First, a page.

W3CTechnology and Society DomainActivity Statement

XML Encryption
Activity Statement

Work on Encryption is being managed as part of W3C's Technology and Society domain.

  1. Introduction
  2. Role of W3C
  3. Current Situation and Accomplishments
  4. What the Future Holds
  5. Contact


Encryption renders data (plain-text) confidential (cipher-text) such that it can be safely stored or transmitted and only the intended recipients can restore the data to its original form. This feature is important given that many applications are using the Internet to exchange sensitive information such as payment and purchase orders. In view of recent Web technology developments, the work of the XML Encryption Activity is to specify XML encryption syntax and processing for encrypting XML in whole or part (e.g., element). This can then be used by XML applications, such as XML Protocol.

Concepts Simply Explained


Encryption is the process of securing information so that while it is accessible to a wide community (those with access to your hard drive or network) it is not meaningful to those unintended intermediaries and eavesdroppers. The data has been rendered opaque by mathematically scrambling (encrypting) it in a way that makes it unreadable to anyone except those possessing the secret (key) to unscramble (decrypt) it. The two most common types of cryptography are symmetric (same key) and asymmetric (public-key) cryptography. In symmetric key cryptography, a message is encrypted and decrypted using the same key, which must be confidentially exchanged in a separate transmission. For instance, two people could take a message represented in binary and scramble it with a random set of binary digits (one time pad); only the other party possessing the same secret can descramble the message. Of course, this begs the question of how one securely exchanges the one time pad!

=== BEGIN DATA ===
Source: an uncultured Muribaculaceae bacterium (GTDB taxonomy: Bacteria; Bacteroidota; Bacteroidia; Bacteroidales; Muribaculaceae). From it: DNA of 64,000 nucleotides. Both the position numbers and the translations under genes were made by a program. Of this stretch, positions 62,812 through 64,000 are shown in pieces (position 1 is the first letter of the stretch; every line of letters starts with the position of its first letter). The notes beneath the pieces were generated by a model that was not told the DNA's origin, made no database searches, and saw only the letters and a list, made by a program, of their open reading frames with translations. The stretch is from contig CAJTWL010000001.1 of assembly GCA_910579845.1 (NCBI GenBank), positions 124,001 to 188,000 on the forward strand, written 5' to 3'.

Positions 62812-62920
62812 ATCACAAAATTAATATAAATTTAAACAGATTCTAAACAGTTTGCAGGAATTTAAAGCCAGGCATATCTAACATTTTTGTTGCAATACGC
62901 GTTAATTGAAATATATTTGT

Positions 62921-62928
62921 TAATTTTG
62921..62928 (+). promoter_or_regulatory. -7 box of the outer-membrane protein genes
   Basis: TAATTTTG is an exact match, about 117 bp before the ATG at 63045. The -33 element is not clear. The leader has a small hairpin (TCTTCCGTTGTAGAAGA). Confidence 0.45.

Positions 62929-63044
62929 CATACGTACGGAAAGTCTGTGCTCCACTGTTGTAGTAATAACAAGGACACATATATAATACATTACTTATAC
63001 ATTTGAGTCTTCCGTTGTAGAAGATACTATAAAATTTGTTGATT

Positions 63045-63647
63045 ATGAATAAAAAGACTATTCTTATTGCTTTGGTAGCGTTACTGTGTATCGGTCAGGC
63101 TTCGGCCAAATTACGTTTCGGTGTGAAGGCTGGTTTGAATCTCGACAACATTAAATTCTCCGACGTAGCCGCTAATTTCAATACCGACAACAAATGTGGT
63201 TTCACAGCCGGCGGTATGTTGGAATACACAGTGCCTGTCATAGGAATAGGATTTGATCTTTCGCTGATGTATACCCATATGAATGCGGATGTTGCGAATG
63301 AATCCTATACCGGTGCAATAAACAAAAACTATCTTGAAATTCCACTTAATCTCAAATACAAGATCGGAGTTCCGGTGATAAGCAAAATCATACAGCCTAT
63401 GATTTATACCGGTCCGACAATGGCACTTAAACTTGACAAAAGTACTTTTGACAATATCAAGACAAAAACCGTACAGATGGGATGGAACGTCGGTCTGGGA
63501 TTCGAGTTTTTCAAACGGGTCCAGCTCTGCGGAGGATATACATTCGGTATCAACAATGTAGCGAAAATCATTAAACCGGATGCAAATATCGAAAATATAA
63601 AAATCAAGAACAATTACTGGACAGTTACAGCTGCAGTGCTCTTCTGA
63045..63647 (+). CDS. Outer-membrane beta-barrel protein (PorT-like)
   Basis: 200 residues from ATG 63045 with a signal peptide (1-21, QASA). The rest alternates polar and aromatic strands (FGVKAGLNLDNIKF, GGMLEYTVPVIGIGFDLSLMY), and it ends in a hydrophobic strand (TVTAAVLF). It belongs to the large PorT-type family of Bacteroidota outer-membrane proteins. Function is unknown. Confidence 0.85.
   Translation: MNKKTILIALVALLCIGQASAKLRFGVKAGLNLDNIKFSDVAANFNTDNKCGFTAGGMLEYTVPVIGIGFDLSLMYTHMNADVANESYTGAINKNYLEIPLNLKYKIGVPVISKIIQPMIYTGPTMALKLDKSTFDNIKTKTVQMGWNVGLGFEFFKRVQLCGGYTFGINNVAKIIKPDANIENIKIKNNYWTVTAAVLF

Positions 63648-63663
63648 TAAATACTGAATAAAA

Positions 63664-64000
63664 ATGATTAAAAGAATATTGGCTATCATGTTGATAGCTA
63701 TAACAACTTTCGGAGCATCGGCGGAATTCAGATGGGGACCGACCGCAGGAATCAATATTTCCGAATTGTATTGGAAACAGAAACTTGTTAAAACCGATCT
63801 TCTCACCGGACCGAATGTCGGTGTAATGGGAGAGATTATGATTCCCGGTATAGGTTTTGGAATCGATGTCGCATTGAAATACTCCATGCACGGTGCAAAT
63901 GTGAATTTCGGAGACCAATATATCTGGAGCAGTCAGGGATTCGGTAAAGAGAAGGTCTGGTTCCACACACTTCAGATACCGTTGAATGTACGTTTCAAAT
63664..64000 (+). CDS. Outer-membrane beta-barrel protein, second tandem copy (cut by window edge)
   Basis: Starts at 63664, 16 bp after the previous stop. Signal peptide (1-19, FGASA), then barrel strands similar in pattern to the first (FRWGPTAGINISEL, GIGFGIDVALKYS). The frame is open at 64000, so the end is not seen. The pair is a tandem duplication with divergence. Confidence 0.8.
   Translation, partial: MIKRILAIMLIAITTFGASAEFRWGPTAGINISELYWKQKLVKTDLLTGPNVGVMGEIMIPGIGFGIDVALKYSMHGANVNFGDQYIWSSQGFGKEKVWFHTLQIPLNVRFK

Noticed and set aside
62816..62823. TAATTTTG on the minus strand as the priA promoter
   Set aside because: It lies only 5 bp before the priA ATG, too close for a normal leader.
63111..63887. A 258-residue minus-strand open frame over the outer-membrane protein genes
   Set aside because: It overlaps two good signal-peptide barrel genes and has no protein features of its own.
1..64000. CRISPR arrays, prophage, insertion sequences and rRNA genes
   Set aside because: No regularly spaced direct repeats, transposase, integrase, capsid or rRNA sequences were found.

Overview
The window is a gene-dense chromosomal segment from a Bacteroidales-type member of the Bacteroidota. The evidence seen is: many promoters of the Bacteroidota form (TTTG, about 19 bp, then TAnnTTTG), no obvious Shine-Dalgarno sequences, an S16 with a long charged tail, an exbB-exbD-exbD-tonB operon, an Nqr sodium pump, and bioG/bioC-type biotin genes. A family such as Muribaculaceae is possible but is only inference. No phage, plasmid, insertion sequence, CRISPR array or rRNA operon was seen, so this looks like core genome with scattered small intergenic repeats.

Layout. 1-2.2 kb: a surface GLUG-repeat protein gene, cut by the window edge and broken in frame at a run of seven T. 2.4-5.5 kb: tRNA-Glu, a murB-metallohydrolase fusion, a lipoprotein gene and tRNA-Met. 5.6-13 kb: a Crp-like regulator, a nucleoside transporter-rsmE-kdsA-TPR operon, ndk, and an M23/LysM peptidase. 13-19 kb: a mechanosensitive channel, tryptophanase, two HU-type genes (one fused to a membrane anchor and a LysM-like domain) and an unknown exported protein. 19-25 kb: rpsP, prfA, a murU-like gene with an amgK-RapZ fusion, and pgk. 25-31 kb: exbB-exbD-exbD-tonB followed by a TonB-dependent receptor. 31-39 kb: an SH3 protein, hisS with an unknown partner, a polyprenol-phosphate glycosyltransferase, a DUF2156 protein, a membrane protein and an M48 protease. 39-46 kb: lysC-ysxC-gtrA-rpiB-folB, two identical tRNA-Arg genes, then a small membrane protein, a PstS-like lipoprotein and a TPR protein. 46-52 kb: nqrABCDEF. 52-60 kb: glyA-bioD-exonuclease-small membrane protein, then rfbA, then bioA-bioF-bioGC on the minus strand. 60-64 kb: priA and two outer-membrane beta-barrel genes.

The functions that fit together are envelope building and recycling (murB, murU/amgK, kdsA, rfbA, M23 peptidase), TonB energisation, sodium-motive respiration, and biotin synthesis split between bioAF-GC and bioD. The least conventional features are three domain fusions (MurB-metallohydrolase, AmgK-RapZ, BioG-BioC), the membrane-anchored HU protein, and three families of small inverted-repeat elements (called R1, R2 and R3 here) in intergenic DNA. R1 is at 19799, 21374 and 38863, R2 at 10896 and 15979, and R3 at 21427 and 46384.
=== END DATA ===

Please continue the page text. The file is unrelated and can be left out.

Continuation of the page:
This question is addressed by public-key (asymmetric) cryptography wherein every party to a communication has a public and private key that are inversely related to each other. Any message encrypted with the publicly available key can only be decrypted by its corresponding privately held key. Interestingly, this same relationship permits for public-key digital signatures wherein any person with the public key can confirm that a person with the corresponding private key used it to secure the message. Because symmetric (same) key cryptography is very efficient, confidential interactions frequently start by exchanging a symmetric key using asymmetric (public) key cryptography.

Encryption and XML

The W3C's Extensible Markup Language (XML) Recommendation specifies a standard syntax for structuring Web documents. An XML document can be secured using many of the existing cryptographic standards. However, many XML applications need to encrypt portions of XML documents such that some data can be secured, while other data is still available. Additionally, this feature needs to work with the selective signing feature of XML Signature.This is the motivation of the XML Encryption Activity.

Role of W3C

This Working Group is an Activity of the W3C.

Current Situation and Accomplishments

All chartered deliverables have been completed.

In March 2002, the Working Group published a XML Encryption Requirements W3C Note. In December 2002, XML Encryption Syntax and Processing and the Decryption Transform for XML Signature were published as Recommendations. There are 4 implementations reporting interoperability, including 1 open source.

What the Future Holds

The XML Encryption Working Group charter terminated on 2002-12-31. The mailing list may be used for discussion of errata, operational experience, and requirements for new work.


Joseph M. Reagle Jr., <reagle@w3.org> W3C Activity Lead and Chair

Last modified $Date: 2003/05/14 09:17:51 $

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